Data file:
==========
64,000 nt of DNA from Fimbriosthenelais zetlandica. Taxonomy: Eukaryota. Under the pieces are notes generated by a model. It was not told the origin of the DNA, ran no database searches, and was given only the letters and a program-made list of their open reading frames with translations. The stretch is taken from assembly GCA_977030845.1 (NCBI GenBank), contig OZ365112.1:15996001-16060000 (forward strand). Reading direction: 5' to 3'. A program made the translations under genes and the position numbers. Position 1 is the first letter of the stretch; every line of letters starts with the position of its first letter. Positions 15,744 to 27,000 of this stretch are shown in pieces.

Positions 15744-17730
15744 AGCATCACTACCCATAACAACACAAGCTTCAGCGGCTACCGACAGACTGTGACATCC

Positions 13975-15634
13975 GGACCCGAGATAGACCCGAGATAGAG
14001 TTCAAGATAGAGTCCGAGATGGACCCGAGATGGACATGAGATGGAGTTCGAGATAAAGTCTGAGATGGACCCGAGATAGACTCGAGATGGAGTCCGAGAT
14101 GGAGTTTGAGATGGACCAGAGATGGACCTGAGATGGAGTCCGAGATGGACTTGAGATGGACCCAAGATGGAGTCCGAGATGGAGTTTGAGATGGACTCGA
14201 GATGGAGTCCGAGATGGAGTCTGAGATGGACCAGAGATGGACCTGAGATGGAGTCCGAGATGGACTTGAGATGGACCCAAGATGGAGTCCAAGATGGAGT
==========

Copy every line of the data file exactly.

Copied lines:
64,000 nt of DNA from Fimbriosthenelais zetlandica. Taxonomy: Eukaryota. Under the pieces are notes generated by a model. It was not told the origin of the DNA, ran no database searches, and was given only the letters and a program-made list of their open reading frames with translations. The stretch is taken from assembly GCA_977030845.1 (NCBI GenBank), contig OZ365112.1:15996001-16060000 (forward strand). Reading direction: 5' to 3'. A program made the translations under genes and the position numbers. Position 1 is the first letter of the stretch; every line of letters starts with the position of its first letter. Positions 15,744 to 27,000 of this stretch are shown in pieces.

Positions 15744-17730
15744 AGCATCACTACCCATAACAACACAAGCTTCAGCGGCTACCGACAGACTGTGACATCC

Positions 13975-15634
13975 GGACCCGAGATAGACCCGAGATAGAG
14001 TTCAAGATAGAGTCCGAGATGGACCCGAGATGGACATGAGATGGAGTTCGAGATAAAGTCTGAGATGGACCCGAGATAGACTCGAGATGGAGTCCGAGAT
14101 GGAGTTTGAGATGGACCAGAGATGGACCTGAGATGGAGTCCGAGATGGACTTGAGATGGACCCAAGATGGAGTCCGAGATGGAGTTTGAGATGGACTCGA
14201 GATGGAGTCCGAGATGGAGTCTGAGATGGACCAGAGATGGACCTGAGATGGAGTCCGAGATGGACTTGAGATGGACCCAAGATGGAGTCCAAGATGGAGT